Thursday, February 9, 2017

Sunday Driver

I grew up in the 60s. Looking back, it appears it was a simpler time and kids today would probably think it was boring. We didn't know what we were missing, though, so we weren't bored.  We didn't know about any of the things that the future held back then, like computers, smart phones, and streaming movies from the internet right to your living room. Talking to another person on a screen and actually seeing them while you talked to them was pure fiction that only happened on the Jetsons.

We had fun, and there was always plenty to keep us entertained. Lots of  pastimes from that time in history seem to have "gone by the wayside," though. The saying itself is outdated and has faded from our modern vernacular. THIS actually strikes me as funny, because it's so ironic. 

But I digress.

The 1st car I remember, a 49 Dodge
One of our activities in my family was the Sunday drive. After Sunday dinner was over and the Sunday paper with its funny pages in color had been read, sometimes there was an outing. It was the practice of piling into the family car--usually there was one per household--and driving around looking at the countryside. Sometimes we would drive 20 or 30 miles out in the country or go to another nearby town; sometimes we would just drive around our town and see the pretty houses going up in the new subdivision. 

Think of it as an old-fashioned way of seeing what's going on around you, like surfing the internet is today. Of course, our "surfing" was in a car with no seat belts, where the children in the backseat leaned up to the back of the front seat and propped their chins over the seat back to get a better view of where they were headed.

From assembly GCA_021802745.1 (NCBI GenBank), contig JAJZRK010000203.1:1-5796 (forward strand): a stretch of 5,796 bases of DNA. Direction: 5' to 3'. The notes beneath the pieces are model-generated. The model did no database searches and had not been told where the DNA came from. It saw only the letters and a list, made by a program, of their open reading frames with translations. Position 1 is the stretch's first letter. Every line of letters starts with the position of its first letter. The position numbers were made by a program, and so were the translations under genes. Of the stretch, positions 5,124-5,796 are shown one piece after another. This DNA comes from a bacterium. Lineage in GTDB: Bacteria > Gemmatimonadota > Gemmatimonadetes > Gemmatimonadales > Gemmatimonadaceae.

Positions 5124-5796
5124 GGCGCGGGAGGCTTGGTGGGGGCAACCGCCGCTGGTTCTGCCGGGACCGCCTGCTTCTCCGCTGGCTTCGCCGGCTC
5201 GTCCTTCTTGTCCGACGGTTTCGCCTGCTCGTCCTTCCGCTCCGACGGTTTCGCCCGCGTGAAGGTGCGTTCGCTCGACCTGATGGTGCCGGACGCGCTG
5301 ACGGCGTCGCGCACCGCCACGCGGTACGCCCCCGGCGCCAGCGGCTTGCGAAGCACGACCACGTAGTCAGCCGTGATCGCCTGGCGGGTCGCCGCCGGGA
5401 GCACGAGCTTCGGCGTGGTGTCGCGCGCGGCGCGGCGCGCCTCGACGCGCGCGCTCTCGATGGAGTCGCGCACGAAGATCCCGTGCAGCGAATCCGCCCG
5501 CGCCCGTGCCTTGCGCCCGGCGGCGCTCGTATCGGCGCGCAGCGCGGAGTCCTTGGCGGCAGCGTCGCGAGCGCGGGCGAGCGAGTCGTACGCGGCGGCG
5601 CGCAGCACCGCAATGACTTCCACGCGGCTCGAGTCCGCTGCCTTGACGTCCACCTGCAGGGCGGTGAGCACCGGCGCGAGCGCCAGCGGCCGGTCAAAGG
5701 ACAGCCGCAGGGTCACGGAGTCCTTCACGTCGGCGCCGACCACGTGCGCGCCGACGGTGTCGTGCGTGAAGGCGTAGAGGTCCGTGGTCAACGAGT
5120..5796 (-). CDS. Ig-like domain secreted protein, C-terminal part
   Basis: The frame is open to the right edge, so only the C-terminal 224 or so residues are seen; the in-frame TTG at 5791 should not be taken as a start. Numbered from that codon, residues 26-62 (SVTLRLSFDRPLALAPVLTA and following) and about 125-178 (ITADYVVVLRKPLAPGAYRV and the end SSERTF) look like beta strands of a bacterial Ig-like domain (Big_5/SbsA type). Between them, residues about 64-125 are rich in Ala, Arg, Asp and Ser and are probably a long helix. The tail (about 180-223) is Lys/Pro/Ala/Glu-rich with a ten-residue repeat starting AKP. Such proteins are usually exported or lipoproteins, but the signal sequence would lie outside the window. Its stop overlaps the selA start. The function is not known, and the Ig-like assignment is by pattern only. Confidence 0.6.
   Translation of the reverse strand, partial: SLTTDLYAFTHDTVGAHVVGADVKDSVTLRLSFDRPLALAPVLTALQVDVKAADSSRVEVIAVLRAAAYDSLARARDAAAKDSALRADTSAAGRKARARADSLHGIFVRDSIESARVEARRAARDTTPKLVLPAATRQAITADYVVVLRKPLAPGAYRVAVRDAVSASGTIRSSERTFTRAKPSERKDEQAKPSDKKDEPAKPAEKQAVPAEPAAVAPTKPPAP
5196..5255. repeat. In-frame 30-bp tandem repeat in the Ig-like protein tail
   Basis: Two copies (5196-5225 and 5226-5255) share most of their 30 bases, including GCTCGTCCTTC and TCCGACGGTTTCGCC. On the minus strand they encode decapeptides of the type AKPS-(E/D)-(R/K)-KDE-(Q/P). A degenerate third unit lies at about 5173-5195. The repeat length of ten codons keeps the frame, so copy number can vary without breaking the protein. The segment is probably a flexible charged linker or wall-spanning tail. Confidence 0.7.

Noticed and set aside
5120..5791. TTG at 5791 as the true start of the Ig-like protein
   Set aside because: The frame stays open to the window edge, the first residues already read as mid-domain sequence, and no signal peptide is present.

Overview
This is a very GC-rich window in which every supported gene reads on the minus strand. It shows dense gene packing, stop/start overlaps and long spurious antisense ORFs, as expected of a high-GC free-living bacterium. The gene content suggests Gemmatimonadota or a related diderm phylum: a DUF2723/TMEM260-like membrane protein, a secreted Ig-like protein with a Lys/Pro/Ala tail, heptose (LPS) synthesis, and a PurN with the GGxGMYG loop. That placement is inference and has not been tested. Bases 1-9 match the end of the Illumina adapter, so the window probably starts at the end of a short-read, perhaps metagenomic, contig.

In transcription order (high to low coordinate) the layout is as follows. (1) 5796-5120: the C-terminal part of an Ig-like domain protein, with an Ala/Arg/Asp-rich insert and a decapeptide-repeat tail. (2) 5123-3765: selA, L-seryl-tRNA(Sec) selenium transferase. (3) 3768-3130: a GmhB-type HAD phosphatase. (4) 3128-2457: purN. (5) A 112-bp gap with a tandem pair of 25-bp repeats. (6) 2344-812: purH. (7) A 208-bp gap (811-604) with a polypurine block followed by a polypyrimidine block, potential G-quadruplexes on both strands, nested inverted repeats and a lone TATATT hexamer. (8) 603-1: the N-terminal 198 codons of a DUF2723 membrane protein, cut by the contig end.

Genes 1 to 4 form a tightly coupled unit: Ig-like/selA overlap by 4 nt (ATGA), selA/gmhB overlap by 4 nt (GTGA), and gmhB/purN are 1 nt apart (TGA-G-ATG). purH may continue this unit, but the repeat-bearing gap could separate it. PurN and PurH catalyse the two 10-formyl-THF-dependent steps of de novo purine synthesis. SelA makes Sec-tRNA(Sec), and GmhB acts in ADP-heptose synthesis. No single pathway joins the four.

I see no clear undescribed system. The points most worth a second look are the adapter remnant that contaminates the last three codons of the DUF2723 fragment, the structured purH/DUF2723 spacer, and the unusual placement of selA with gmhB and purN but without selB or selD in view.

Ah, yes. Those were the days.

There was no mall to go and walk around in, and with the blue law in full force no stores were open on Sunday anyway. And...there was no Wal-mart yet! 

Sometimes our drives would include a visit to a relative's house, or sometimes if the weather was nice we would go to the park; but most of the time we just drove around. They usually ended the same way, though; we would stop at Dairy Queen for an ice cream cone. Then, as we drove home I would ask if we could drive by the "little pink house," a mid-century modern house a few blocks from our house that guessed it...painted pink.

Yes, this was interesting to see. It was, after all, actually in the middle of the twentieth century at the time, so the house was just "modern" without the "mid century" part.  It was a novelty; a new, ranch style house in a neighborhood of white bungalows built in the 20s and 30s, so it already looked oddly out of place. And, don't forget it was PINK. 

It was also, as we established already, a simpler time. We enjoyed being together, experiencing the sights together and making memories. We laughed at silly stuff that no one else but our family would get. Driving by the little pink house was a bonding experience for us. I've carried that memory and others like it for over half a century and now I'm the only one who remembers them. 

My dad would laugh and tease me, but I think he was secretly glad to indulge my silly request. He wanted to gawk at the strange looking house, too. Of course, we had to slow down when we were looking at something.

And that's where the term "Sunday driver" came from.  Now you know. 

Enjoy life with your family. Make memories like these with your kids. These are the good ole' days they will reminisce about someday. Make them good memories.

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